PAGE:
Censored: What Radical Muslims Believe

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The Pentagon’s official investigation of Nidal Hassan and the Fort Hood massacre never mentions his radicalized beliefs — the very thing that drove him to kill 14 people. Why would investigators hide his motives when he never tried to, even yelling “Allahu Akbar” before shooting?

That same organized effort to censor reared its head at Rep. Peter King’s (R-New York) hearing March 10 on the radicalization of American Muslims. “The Extent of Radicalization in the American Muslim Community and the Community’s Response” is a valid topic to investigate. Especially considering the witness list: two fathers (one Muslim) whose son and nephew stand accused of terrorism, radicalized through American mosques, and a Muslim leader who has worked tirelessly to counter the radicalization he’s seen in Muslim communities.

These are first-hand accounts of the roots of homegrown terrorists.

Yet the congressional hearing was labeled a “witch hunt”. Rep. Bennie Thompson (D-Mississippi) said it could inspire a “new generation” terrorists. Jackie Speier (D-California) said merely holding the hearing had the potential to make America less safe.

Rep. King revealed that he’s been under police protection for months. Bomb-sniffing dogs combed the outside of the building before the hearing.

All this is good evidence that well-founded fears exist — among Republicans and Democrats, those who want to investigate and those who want to shut down discussion — of radicalized Muslims.

Jackie Speier accused the witnesses of not being qualified to testify, because they aren’t “experts” or religious leaders. It was a chilling attempt to silence people who not only have experienced the radicalization within American mosques, but who risk their lives to combat it.

As I sat in the overflow room, numerous people — some who had sneered at the testimony of the fathers — laughed and applauded.

But the witnesses would not be intimidated. Melvin Bledsoe, whose son is accused of killing a soldier at an Arkansas military recruiting center, shot back, questioning what qualified Speier herself to be on the Homeland Security Committee.

Abdirizak Bihi testified how poor Somali immigrants relied on the local mosque where a number of young people, including his nephew, were recruited to the militant Islamist group Al-Shabab. His testimony provided valuable insight, and the steps his community has taken to rescue Somalis from the grip and threat of the mosque leaders.

He confessed, “We the families in the Somali American community sought a refuge for our children in the Abubakr center from the bad influences that lead to bad choices on the streets of our neighborhoods. We never thought we could be hurt by the very institution that we trusted with our children.

The young men “all were from single mom households and all of the recruited young men belonged to one center. . We would never have guessed that our kids had been brainwashed already and recruited to fight for al-Shabaab in a jihadist war which was killing other innocent Muslim Somalis thousands of miles away.

“We were awaiting help from the mosque leadership, but we heard something that was unimaginable – a feeling which was even worse than when the kids disappeared. Suddenly, in a matter of days, the mosque leadership transformed us from victims of radicalization into pariahs of the community.”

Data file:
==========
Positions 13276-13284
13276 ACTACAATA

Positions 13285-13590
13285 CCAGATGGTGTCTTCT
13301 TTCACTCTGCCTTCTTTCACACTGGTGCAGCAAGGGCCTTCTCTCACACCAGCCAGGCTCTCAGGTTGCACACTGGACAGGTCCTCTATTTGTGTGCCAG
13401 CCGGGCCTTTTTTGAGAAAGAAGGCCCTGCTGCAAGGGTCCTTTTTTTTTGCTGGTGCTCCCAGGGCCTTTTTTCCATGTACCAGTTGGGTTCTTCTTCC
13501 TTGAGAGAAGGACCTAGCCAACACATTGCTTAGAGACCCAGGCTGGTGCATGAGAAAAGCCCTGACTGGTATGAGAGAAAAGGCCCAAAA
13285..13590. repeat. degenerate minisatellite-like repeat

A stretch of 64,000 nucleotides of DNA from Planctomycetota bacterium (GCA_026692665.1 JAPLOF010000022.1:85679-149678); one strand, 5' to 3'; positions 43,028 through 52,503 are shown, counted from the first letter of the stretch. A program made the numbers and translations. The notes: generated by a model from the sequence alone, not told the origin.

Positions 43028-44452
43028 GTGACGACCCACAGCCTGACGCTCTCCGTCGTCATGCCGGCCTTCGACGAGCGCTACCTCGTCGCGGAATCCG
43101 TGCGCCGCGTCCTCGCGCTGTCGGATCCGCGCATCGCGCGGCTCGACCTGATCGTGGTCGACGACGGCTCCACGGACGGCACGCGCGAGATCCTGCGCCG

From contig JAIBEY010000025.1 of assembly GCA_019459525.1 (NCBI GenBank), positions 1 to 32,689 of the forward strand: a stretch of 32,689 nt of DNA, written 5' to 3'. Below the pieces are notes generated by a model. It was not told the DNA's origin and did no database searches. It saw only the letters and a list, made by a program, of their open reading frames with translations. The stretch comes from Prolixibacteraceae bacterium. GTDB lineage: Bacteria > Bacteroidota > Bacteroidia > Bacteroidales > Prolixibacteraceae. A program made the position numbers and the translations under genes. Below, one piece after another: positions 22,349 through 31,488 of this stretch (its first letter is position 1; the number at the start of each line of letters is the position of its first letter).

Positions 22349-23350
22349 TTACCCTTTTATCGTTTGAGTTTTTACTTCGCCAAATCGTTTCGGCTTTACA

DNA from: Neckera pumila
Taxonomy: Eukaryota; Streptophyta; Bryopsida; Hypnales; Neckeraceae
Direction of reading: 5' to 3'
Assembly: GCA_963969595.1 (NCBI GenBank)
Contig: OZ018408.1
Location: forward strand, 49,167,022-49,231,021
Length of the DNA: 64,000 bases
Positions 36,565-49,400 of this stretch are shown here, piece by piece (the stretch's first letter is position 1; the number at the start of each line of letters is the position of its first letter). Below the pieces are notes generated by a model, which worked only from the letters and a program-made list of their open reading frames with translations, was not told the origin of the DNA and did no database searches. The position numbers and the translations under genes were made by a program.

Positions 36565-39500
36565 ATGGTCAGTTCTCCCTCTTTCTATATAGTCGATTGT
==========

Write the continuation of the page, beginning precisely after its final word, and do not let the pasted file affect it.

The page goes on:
The families begged neighbors to give information to the FBI to find their missing sons. Then the Council for America-Islamic Relations (CAIR) stepped in, telling the community not to cooperate with law enforcement. The families held three demonstrations against CAIR to get them to leave and stop speaking for them.

No mosque or Muslim leader has apologized for destroying the boys’ lives.

Zuhdi Jasser, president of the American Islamic Forum for Democracy, testified that only a minority of Muslims belong to groups like CAIR. CAIR claims to speak for Muslims and is associated with the Muslim Brotherhood.

Yet some in law enforcement think that community outreach is the solution, while ignoring the ideology, he charged.

Mr. Bledsoe worried that Islamists can recruit when people deny there is a problem. “We’re worried about stepping on their toes, and they want to stomp us.”

A week before the hearing, 56 Democratic congressmen asked Rep. King to cancel the hearing, claiming it would stigmatize Muslims. Nine more said that other extremists deserve scrutiny.

King responded that he “will not allow political correctness to obscure a real and dangerous threat to the safety and security of the citizens of the United States.”

Rank and file Muslims, like many of our neighbors, moved from their homelands to escape jihadists and the imposition of Sharia law, such as the blasphemy laws that caused the assassination of Shahbat Bhatti, a Christian government official in Pakistan.

However, radical Muslims, committed to destroying the country we know, are influencing and indoctrinating others to commit jihad against Americans. Our military has taken the brunt of this, being targeted and killed overseas and on America’s soil.

Self-censorship accomplishes the goal of the blasphemy law, which forbids insults against Mohammed or Islam. But it comes at a high price.

We cannot protect ourselves against America’s jihadist enemies if we can’t mention them or their beliefs. Yet many government officials, charged with fighting terrorism, refuse to recognize the common element – the ideology — behind many of the worst terrorist attacks in the last two decades.

For all of our sakes, including our Muslim neighbors some who have helped investigators — government officials need to take off their blinders and recognize the dangerous link between Major Nidal Hassan and other jihadists who plot our destruction.

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